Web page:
Collaboration makes the Family2Family’s huge holiday food giveaways run smoothly, according to organizer Betty Burton. Three times a year, this Vineyard Committee on Hunger program gives away all the makings of a celebratory dinner, including turkey or ham, depending on the season. The crowds are large, and the amount of food moved through the Baptist Parish Hall impressive. Helpers from a variety of Vineyard groups — including the high school football team — work together to make it happen.
Collaboration was recently evident in the community garden on the Woodside Village campus of Island Elderly Housing (IEH) in Oak Bluffs on a Sunday afternoon as MV Grower, members of the Martha’s Vineyard Garden Club, and IEH tenants came together for an afternoon of planting and camaraderie that one tenant called “the best party ever.”
The group was brought together last year by an article in The MV Times about the decades-old community garden built and maintained by Island generosity (mvtimes.com/2021/09/08/flowers-among-friends-2/). The feature on the front page of the Community section of The Times caught the attention of members of the community, including M.V. Garden Club members and the MV Grower, the Vineyard Haven greenhouse owner and Island institution, who has for years preferred to remain anonymous as she seeks to teach Vineyarders to eat healthier and cheaper by growing their own. The anonymous woman took the Woodside garden under her wing, enticing seed companies to donate to the garden (mvtimes.com/2022/01/25/seeds-for-the-elderly/) and promising to raise in her greenhouse plants specifically for Woodside gardeners. True to her word, she showed up on a Sunday afternoon with the promised plants: buckets of tomato plants, basil, cucumbers, and cilantro grown specifically for Woodside gardeners. Sticks, string, and growing instructions were also among her gifts.
The Martha’s Vineyard Garden Club has long been recognized for its Islandwide collaborative efforts. Among those touched by the work of garden club volunteers have been the Rose Styron Poetry Garden at the M.V. Museum, Harbor Homes of Martha’s Vineyard, the Mytoi Garden on Chappaquiddick, and Windemere, where volunteers assist interested residents in projects related to plants and participate in floral design activities.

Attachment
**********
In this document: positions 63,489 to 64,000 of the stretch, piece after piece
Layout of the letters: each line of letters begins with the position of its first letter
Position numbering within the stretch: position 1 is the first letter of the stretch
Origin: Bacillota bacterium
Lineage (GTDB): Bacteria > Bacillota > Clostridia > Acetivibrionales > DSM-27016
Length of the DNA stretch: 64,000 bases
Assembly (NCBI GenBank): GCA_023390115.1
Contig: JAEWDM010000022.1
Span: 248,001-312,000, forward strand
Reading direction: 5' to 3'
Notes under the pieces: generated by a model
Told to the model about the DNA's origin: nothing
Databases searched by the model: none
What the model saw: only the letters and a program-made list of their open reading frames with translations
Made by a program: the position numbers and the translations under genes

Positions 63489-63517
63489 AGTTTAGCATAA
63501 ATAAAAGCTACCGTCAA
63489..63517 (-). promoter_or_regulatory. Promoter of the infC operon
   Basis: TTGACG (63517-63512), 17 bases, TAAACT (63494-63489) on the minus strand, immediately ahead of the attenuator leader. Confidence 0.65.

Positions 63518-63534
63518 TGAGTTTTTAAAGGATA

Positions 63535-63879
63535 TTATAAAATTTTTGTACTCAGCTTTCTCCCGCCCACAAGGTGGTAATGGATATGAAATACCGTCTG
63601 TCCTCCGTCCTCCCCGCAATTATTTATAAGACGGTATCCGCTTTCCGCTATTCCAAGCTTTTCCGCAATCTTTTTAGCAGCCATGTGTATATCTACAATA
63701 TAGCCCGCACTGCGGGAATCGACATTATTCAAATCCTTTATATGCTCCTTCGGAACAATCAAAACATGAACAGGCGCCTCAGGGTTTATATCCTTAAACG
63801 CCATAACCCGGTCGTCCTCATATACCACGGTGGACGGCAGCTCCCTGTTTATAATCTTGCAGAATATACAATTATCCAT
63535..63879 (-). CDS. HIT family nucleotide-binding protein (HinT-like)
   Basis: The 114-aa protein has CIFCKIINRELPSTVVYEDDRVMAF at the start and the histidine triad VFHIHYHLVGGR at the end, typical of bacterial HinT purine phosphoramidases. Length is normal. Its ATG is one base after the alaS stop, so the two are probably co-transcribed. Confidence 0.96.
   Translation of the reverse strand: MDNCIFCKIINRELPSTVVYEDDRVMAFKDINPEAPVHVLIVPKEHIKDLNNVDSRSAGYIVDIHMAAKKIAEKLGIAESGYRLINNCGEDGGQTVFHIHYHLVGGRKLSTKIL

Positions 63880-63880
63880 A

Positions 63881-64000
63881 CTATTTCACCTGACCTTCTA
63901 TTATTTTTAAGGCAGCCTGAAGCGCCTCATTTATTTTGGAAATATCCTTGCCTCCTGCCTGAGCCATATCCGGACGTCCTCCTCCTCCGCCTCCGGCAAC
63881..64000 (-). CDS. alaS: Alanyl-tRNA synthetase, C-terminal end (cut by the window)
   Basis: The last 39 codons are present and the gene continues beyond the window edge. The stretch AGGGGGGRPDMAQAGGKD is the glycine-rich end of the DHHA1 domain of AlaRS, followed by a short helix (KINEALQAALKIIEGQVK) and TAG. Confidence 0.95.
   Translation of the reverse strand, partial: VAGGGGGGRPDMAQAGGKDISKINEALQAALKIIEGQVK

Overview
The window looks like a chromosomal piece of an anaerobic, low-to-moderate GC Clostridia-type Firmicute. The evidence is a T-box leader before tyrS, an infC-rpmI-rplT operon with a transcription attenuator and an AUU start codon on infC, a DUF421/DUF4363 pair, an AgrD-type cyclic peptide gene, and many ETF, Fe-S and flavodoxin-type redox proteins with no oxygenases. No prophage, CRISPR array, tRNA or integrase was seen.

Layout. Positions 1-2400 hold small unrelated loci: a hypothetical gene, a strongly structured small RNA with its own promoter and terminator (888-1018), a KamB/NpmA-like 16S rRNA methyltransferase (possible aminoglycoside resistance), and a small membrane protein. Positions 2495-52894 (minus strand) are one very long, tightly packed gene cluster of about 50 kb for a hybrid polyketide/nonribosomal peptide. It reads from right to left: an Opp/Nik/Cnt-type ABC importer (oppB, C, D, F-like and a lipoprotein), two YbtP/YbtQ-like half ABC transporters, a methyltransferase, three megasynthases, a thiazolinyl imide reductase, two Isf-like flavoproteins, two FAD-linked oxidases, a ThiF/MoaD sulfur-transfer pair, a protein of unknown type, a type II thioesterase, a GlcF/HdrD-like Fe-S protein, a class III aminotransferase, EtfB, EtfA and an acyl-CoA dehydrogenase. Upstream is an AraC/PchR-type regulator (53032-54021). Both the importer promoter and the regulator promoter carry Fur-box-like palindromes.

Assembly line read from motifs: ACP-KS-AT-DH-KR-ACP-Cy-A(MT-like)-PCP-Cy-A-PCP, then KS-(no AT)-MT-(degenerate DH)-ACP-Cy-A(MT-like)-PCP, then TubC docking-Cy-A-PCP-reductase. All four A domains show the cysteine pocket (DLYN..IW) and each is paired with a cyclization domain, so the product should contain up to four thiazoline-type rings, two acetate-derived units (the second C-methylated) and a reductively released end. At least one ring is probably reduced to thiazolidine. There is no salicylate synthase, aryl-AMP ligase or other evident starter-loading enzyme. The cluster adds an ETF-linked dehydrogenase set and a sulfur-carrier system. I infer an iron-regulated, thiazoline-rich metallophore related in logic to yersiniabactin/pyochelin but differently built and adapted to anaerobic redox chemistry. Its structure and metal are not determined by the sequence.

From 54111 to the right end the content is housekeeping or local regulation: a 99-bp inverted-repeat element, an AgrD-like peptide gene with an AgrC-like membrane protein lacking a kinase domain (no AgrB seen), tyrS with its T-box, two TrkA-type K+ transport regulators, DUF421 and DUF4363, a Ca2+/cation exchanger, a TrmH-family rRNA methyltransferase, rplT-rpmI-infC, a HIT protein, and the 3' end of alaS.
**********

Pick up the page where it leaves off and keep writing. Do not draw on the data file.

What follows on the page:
Recently added to that list of garden club beneficiaries is the Woodside Community Garden, where club members now make regular visits to tidy the garden, ready the raised beds for new growth in spring, divide plants in fall, and share growing expertise. Among the club members on hand recently were club president Susan Hobart, along with Karen Huff, Jackie Hokanson, Ty Johnston, and Donna Arold.
Jackie Hokanson enjoys “seeing community gardens and talking to people who have garden plots. I love being outside, gardening, and talking to other gardeners while working. It’s a healthy activity, and hopefully provides healthy food.” She also volunteers with the gleaning program at Island Grown Initiative. For Donna Arold, it’s “part of my Master Gardener commitment,” and she finds it “personally rewarding to work with the residents and share my plant knowledge.” Garden Club volunteer Ty Johnston shows up for the company: “Usually my own work in the garden is totally solitary. Volunteering helps me share my love of gardening with others who need it, and who love the beauty of plants. I also love making new friends and deepening old friendships over a shared passion.”
Among the Woodside gardeners benefiting from the MV Growers’ plant contributions were Eileen M. Lauinger and Peter Pfluger.
Eileen Lauinger’s fondness for flowers is evident at the front desk of the YMCA, where she works the morning shift three days a week. Unless it’s the dead of winter, fresh flowers greet early morning exercisers — some from Eileen’s Woodside garden, some from her sister’s garden. This season, the MV Grower enticed Eileen to expand into vegetables. Now growing among the flowers in Eileen’s shell-decorated flower bed at Woodside are one Celebrity tomato plant and a Baxter cherry.
Peter Pfluger’s raised bed in the Woodside garden stands out. And not just because it is built with logs hauled from the surrounding woodland. Peter’s garden has the look of a person who knows what they’re doing — an experienced gardener. The healthy-looking garden plot is filled with seaweed, as he busied himself planting tomatoes on their side instead of straight up, obviously the work of an experienced gardener. This trenching method, he explains, takes advantage of a tomato plant’s ability to grow roots along its stem, giving the plant a bigger root mass. The benefits of seaweed use in gardens are legion. Often used as mulch, seaweed contains useful nutrients, including nitrogen, potassium, phosphate, and magnesium. While most gardeners spend money buying dried seaweed or seaweed extract at garden centers, Peter finds his for free at Tashmoo, in what he describes as “the perfect spot,” high up on the beach, already dried out, with the salt leached out by long exposure to rain.
Also collaborating in the betterment of the Woodside garden is the Martha’s Vineyard Community Foundation. Thanks to its recent grant, now underway at Woodside are expanded opportunities for gardeners with disabilities. Stay tuned to next month’s 55-Plus for pictures of the finished project.